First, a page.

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Bug 39072 - Better "newbie" partitioning scheme
Summary: Better "newbie" partitioning scheme
Alias: None
Product: [OLD] Docs-user
Classification: Unclassified
Component: Gentoo Linux x86 Installation Guide (show other bugs)
Hardware: All Linux
: High trivial (vote)
Assignee: Docs Team
Depends on:
Reported: 2004-01-22 13:33 UTC by John Richard Moser
Modified: 2004-10-20 01:04 UTC (History)
1 user (show)

See Also:
Package list:
Runtime testing required: ---


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Description John Richard Moser 2004-01-22 13:33:14 UTC
I'm getting somewhat annoyed by newbies and even somewhat experienced users who come to me and say, "I want to reinstall, but I have to back up everything!  It's going to take forever!"  There's always qtparted, but it 1) Needs the partition umounted, and 2) Needs X.  Usually getting things backed up involves a lot of CD-Rs or a live cd, and users don't always have the CD-R stack or the knowhow to burn with CDRecord.

Needless to say, I've come up with a simple solution to this by giving a better answer to the "How should I partition" question, one that doesn't recommend / /boot /swap.  I believen it should be used in the install documentation.  I only use x86 machines, but you should adapt it to all architectures.

Instead of a 32 or 64M /boot, a [1-2]*RAM_SIZE swap, and the rest on / recommended as at least 1.5G; you should recommend also a /home as well as somewhere to stash data.  The way I do it is as follows:

/boot - Optional; if needed, put it at the beginning of the drive.  32M if not journaled (EXT2, minix); 64M if journaled (ReiserFS, ext3).  NOTE:  Old versions of lilo need the 'notail' option to be set on this to boot; newer versions of lilo and all versions of grub work fine without 'notail'.

/  - At least 3G, no less than 1.5G.  My preferred is 5G; 10G if /usr/src and /var/tmp are to exist on /.  Attempt to use a journaled fs like reiserfs (preferred) or ext3 (second preferred); may use xfs or jfs if you are so inclined.  Avoid nonjournaled FS like ext2

/home - 256M per user, discounting root.  Make this reiserfs (preferred) or ext3 (second preferred); may use xfs or jfs if you are so inclined.  Avoid non-journaled FS like ext2

BEGIN EXTENDED PARTITION:  Your fourth partition will be an EXTENDED partition, to hold the last 2 drives.  This can start after the swap partition if you have no /boot.

swap  - [1-2]*RAM_SIZE, but assure that RAM_SIZE + SWAP_SIZE >= 256

/data - Pack everything else in here.  When it's first mounted, chmod a+rwx /data so that it's root inode is world-writable.  This will be shared data storage for users' data; their home directories will hold a symlink into a directory they create here with the proper permissions.  This way, users don't pack their home with their MP3 collection and random files.  You may quota this.  Reiserfs or ext3, xfs or jfs if so inclined, avoid ext2

This way, / will always be expendable.  Also, the system administrator can symlink a directory in /data to /usr/src, and one to /var/tmp, and keep a 3-5G / partition.  If the user needs to reinstall the system, he won't run around through the irc channels screaming, "Help me, how do I back up my data?!"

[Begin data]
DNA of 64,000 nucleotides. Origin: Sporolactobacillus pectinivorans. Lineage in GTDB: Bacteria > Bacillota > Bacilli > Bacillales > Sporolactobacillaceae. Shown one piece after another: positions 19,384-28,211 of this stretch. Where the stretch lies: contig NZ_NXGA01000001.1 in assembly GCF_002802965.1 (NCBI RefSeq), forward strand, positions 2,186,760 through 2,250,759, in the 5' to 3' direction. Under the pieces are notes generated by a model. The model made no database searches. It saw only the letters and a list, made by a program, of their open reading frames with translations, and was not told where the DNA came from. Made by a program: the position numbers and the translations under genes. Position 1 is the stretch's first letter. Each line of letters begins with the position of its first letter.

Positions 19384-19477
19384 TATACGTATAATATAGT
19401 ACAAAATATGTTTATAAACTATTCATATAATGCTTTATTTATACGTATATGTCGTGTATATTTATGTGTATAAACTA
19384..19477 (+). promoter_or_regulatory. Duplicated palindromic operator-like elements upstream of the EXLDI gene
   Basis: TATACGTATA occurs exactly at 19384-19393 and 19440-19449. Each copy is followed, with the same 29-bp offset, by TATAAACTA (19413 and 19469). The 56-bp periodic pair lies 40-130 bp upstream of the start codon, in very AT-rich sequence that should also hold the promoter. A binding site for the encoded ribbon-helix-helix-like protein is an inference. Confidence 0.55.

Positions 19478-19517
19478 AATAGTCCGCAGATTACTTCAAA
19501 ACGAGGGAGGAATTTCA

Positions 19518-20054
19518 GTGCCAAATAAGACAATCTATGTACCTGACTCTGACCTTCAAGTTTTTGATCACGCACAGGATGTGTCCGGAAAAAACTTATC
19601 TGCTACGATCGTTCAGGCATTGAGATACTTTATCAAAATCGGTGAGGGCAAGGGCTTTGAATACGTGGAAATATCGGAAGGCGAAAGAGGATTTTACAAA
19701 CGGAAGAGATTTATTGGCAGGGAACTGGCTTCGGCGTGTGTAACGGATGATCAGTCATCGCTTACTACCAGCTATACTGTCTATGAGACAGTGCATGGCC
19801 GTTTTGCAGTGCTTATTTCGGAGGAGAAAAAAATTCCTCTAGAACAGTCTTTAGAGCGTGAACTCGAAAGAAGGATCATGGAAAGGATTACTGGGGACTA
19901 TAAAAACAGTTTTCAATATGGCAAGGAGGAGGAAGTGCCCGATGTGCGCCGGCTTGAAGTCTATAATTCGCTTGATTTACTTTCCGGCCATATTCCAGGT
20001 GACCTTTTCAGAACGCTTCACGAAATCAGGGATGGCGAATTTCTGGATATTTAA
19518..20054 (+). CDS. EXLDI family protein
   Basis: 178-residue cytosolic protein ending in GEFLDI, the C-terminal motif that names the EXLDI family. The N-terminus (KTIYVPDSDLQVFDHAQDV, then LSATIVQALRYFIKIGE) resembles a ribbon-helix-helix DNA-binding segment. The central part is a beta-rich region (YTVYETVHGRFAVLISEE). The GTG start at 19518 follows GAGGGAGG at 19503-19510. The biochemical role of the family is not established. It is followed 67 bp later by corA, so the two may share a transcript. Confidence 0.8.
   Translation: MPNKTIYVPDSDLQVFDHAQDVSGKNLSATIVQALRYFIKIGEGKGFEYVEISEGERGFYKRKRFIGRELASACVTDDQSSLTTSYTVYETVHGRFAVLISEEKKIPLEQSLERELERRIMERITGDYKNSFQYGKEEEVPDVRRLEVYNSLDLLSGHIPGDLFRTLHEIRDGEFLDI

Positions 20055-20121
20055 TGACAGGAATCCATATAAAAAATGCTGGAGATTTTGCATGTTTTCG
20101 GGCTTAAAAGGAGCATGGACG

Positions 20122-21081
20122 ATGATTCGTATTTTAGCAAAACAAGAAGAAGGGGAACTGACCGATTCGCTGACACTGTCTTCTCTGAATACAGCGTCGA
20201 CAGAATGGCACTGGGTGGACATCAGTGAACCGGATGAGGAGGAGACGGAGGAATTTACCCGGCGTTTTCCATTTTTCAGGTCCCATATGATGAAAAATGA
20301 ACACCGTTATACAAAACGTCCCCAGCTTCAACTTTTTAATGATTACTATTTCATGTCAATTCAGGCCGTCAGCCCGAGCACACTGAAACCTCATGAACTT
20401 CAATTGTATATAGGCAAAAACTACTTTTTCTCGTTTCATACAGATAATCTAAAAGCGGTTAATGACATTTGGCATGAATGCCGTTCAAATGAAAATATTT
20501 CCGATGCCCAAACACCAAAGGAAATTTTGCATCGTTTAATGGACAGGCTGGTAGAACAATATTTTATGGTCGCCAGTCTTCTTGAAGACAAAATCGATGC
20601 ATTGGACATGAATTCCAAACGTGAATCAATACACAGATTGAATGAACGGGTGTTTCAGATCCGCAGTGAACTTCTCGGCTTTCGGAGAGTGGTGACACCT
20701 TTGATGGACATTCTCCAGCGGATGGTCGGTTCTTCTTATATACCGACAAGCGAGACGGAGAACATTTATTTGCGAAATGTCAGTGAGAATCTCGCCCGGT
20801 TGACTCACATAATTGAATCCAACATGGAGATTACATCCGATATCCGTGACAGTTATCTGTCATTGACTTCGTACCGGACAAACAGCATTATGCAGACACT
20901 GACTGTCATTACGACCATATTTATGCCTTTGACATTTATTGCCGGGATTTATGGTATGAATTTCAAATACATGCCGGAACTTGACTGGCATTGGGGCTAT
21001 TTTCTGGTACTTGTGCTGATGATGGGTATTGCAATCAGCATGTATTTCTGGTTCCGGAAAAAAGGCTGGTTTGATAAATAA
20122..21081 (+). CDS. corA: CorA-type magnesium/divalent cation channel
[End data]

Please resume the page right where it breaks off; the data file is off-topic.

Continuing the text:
I used to have about 9 partitions on my hard disk (including the extended itself); now I use the 5 partition scheme (/ /home swap extended={/data}).  It's fairly simple and easy, and is the result of my trying a lot of combinations out.
Comment 1 Sven Vermeulen (RETIRED) gentoo-dev 2004-01-22 23:56:07 UTC
I disagree. The more you partition / into separate partitions, the more users will wine about little diskspace on this partition and too much on that. For instance, you say that 256M per user for /home is sufficient. My user alone takes 3.2 Gb.

The reason we keep this small partitioning information is to allow users to take full advantage of their disk (having everything in one /). It does indeed have the disadvantage that you list, but if you really want to make a decent partitioning scheme, you should read the "Designing a Partitioning Scheme" at

Partitioning schemes are very individual. 
Comment 2 John Richard Moser 2004-01-23 21:49:42 UTC
I disagree, and I'll point out why.  After that, I won't argue with you.

First off, you suggest at least a 1.5G root.  I actually recommend a 3-5 gig, unless you have kernel sources there, then I recommend more.  I actually use 2 gig before kernel sources sometimes.  My first concern was not allowing enough space for root.

Second, I recommended 256M per user because I don't believe in users storing large amounts of data on their home.  I realize a lot of people do this, but I figured that people would learn to point their ~/dcc and ~/data directories at some folder on another partition if they're able to install Gentoo.  I even suggested this.  You could easily migrate most of your home directory (or even have root migrate all of it) to /data; the only real reason to have /home is to preserve the directory structure if you need to reinstall.

Third, we can guess how much binaries and such will take up.  1-3 gig depending on how much is installed.  We know how big the portage tree is.  We can pick out how big / is going to be, and recommend how to squash things into a tiny /home, maybe have a /boot, and have our swap; and then pack the rest of the space onto one big partition where we toss everything else that has nothing to do with the actual system.